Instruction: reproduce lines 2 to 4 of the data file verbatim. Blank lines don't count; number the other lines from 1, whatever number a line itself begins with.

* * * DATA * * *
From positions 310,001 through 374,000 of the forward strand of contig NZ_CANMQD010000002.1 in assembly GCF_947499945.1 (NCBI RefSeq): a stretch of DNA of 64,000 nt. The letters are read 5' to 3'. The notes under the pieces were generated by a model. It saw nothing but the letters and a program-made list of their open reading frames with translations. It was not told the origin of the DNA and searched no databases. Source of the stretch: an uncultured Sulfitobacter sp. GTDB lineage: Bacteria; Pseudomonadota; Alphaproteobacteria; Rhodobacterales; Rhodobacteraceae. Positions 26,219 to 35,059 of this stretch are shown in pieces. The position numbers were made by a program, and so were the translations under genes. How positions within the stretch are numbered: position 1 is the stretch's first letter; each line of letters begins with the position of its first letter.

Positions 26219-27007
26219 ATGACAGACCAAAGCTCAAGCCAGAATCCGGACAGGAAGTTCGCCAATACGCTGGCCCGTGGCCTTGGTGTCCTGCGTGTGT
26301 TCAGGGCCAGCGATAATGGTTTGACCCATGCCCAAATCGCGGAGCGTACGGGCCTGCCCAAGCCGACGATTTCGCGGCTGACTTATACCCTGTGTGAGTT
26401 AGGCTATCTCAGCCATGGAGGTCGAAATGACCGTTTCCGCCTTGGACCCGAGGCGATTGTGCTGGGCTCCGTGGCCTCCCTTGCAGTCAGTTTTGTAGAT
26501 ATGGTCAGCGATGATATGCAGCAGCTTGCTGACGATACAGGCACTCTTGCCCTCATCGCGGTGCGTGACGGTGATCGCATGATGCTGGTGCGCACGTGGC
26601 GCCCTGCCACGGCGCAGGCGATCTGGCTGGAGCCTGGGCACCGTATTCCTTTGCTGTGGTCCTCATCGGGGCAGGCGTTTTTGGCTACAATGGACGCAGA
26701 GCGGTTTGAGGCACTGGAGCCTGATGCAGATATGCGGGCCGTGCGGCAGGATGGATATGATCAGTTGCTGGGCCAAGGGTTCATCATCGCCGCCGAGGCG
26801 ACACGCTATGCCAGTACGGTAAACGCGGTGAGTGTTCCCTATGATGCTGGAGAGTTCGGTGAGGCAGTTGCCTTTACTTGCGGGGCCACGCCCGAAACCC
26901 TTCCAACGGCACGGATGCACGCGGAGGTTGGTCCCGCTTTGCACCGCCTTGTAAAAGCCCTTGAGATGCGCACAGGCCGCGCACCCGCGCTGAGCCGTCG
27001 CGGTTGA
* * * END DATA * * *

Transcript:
Positions 26219-27007
26219 ATGACAGACCAAAGCTCAAGCCAGAATCCGGACAGGAAGTTCGCCAATACGCTGGCCCGTGGCCTTGGTGTCCTGCGTGTGT
26301 TCAGGGCCAGCGATAATGGTTTGACCCATGCCCAAATCGCGGAGCGTACGGGCCTGCCCAAGCCGACGATTTCGCGGCTGACTTATACCCTGTGTGAGTT